After 36 years as director of the CVB, Peter Fitzsimons is retiring. By Shelley Levitt

In 1985, Peter Fitzsimons, a former hotel general manager, became the executive director of the newly formed Petoskey Area Visitors Bureau. He never left. In June, the 73-year-old Detroit native announced that he’d be stepping down from the role at the end of the year. 

MIM+E: When did you begin your career in hospitality?

PF: I started in 1968 as a busboy at Holiday Inn Traverse City. From there I moved on to bellman. After a couple of years in the Army, I was hired back as night auditor, then as a front-desk supervisor, and on through roles in sales, accounting, purchasing, and food and beverage. Finally, after 13 years, I became general manager of the new Petoskey Holiday Inn.

MIM+E: In 1985, after being on the steering committee to form a Petoskey convention and visitors bureau, you assumed the role of executive director. You’ve had a lot of job opportunities over the years that you turned down to stay. Why?

PF: Petoskey is one of the most beautiful places in the country. I believe that in my heart, and millions of people that have visited here will attest to that. It has small-town values, and it’s a perfect place to live and a perfect place to promote. 

MIM+E: What makes the area appealing to visitors, including meeting planners?

PF: I’ve been answering the question “What’s so great about us?” for 36 years, and the number one answer is always the area’s natural beauty, the fresh pollen-free air, the water.

Along with that, we have some of the best facilities and state-of-the-art equipment and connectivity that you’ll find anywhere. Plus, meeting planners know they’re going to be well taken care of here. When it comes to amenities and team-building activities, we have 17 championship golf courses, over a dozen wineries, several breweries and distilleries, ziplining, kayaking and miles of continuous biking and hiking trails.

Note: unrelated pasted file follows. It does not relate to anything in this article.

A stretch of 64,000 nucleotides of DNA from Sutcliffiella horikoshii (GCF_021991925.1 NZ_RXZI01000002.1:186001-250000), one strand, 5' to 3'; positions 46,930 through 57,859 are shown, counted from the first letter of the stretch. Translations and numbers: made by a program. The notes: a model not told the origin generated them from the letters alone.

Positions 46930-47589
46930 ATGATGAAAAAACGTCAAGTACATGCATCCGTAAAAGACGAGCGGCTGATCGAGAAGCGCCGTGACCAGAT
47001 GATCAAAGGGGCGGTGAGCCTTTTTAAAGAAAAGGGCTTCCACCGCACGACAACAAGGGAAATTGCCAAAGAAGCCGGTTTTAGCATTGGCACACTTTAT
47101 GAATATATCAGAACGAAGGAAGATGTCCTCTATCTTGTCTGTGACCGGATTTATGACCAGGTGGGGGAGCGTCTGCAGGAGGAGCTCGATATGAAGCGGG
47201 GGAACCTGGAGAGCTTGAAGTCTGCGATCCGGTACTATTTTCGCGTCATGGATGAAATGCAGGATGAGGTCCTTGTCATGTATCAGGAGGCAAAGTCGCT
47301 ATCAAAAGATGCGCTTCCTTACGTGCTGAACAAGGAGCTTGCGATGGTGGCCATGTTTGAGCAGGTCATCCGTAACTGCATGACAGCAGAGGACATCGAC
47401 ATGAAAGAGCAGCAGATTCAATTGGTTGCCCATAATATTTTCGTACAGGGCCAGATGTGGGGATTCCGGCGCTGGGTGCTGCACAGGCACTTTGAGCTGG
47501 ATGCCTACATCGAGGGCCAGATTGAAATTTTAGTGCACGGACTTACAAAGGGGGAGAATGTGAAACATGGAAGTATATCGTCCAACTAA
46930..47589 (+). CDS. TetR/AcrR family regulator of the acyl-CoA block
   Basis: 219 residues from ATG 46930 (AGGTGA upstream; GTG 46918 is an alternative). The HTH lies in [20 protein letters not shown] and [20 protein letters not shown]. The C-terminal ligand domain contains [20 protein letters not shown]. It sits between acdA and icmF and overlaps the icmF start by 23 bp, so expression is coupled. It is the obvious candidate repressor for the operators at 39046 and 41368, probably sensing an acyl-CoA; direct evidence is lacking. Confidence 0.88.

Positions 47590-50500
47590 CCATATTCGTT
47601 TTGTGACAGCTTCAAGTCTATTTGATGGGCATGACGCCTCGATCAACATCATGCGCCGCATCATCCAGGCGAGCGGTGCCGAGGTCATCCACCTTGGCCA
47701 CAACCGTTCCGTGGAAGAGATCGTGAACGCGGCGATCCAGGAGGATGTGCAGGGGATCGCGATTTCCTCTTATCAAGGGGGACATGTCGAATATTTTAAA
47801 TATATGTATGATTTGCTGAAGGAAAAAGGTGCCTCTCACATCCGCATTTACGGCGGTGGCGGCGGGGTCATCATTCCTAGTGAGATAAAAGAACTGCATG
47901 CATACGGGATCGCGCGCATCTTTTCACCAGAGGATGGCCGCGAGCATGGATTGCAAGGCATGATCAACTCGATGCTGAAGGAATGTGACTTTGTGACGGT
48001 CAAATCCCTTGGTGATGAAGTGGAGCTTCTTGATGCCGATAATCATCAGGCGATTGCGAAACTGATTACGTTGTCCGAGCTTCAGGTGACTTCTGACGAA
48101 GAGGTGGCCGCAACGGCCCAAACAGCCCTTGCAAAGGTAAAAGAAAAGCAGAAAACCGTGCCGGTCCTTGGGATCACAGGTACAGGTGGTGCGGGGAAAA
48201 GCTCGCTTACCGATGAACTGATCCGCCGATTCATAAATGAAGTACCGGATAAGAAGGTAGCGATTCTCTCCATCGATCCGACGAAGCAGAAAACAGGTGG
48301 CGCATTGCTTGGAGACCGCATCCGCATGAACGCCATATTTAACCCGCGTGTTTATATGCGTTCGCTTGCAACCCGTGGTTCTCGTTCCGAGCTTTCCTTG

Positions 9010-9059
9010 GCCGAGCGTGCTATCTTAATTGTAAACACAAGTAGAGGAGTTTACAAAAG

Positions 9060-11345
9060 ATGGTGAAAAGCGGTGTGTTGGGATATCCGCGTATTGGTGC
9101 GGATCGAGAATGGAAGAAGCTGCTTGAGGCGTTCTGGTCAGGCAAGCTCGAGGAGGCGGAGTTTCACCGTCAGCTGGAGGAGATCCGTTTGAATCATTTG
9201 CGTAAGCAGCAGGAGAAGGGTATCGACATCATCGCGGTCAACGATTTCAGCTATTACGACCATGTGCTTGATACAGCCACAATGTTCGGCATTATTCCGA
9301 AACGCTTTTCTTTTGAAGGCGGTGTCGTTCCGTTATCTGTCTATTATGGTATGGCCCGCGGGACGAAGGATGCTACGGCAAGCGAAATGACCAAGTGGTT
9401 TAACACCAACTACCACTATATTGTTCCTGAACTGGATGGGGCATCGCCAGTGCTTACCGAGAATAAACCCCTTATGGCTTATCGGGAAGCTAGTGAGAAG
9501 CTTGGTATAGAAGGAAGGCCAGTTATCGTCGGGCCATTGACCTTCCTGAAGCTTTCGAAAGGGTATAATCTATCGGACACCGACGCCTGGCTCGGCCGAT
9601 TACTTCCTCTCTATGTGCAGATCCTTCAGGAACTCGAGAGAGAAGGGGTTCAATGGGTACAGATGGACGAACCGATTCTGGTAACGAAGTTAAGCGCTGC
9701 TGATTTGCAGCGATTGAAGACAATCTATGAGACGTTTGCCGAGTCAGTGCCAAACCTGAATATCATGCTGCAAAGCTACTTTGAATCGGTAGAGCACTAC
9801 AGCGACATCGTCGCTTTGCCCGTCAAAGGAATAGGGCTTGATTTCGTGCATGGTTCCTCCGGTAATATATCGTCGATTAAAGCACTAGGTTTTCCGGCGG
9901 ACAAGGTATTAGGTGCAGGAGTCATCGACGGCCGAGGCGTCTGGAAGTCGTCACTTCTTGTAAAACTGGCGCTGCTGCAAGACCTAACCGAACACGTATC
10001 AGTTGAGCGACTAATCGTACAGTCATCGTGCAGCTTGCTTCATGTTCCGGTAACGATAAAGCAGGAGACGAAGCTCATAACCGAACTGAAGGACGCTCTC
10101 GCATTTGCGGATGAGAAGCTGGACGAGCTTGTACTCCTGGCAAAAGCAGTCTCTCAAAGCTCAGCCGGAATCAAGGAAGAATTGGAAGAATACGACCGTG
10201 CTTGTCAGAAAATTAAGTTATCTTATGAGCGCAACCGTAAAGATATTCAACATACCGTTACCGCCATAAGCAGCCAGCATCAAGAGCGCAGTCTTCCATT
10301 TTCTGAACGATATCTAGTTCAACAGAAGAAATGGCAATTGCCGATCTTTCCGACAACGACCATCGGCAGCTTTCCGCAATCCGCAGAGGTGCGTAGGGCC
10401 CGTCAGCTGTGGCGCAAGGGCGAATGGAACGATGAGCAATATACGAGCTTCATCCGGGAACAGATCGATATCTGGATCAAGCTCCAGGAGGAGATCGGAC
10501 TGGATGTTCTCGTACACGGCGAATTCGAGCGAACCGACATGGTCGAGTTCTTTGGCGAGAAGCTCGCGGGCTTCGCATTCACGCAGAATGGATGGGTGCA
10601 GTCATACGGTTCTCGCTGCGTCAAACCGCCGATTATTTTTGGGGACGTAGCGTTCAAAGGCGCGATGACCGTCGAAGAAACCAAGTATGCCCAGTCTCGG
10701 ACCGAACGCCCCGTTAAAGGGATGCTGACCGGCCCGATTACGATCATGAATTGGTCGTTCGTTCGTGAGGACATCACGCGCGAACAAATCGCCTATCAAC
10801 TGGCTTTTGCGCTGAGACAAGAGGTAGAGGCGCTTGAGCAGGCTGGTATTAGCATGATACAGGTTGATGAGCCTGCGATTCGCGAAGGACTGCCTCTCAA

If attendees and their families stay on after the meeting, they can enjoy fine dining and great shopping in the Historic Gaslight District, including independent shops you won’t find anywhere else. Harbor City has 11 art galleries and some of the best chocolate chunk cookies you’ll ever taste at Tom’s Mom’s Cookies. 

MIM+E: What are you going to do once you retire?

PF: I’m a member of a couple of golf clubs and a yacht club, and they have activities going on all the time. I like to fish. And, I’m looking forward to going to more cool events, like the Boyne Falls Polish Festival, Harbor Springs Brew Festival and Art in the Park in downtown Petoskey. Whatever I do, I’ll always be a steadfast promoter of Petoskey. 

 

 

MACVB Annual Educational Conference finally reaches the shores of Mackinac Island.

As I rode in the carriage from the Shepler’s Ferry terminal to the Grand Hotel on Mackinac Island, my mind wandered to a scene from “Monty Python and the Holy Grail.” In said scene, King Arthur and his sidekick, Patsy, approach a castle while galloping and banging coconuts together. After a few moments passed and my mind wandered back to the tree-lined streets of the island, I realized it was the clippety-clop of the draft horses pulling our carriage that brought on my thoughts of Python.

 

When Mary Chris Hotchkiss attended an event near Petoskey in March 2022, she was enchanted.

“I remember thinking as I was leaving that someday this would be a great place to work,” she says.

Someday is here. Hotchkiss was recently named new group sales director for the Petoskey Area Visitors Bureau.

 

In just a few weeks, the Michigan Association of Convention & Visitors Bureaus (MACVB) convenes on Mackinac Island for its annual educational conference—a much-anticipated event for an organization that is all about meetings and gatherings.

MACVB Executive Director Larissa Draves says being able to meet in person to learn, share, and network is invaluable. The annual conference was held in person in 2021, though had to be virtual in 2020 at the height of the pandemic.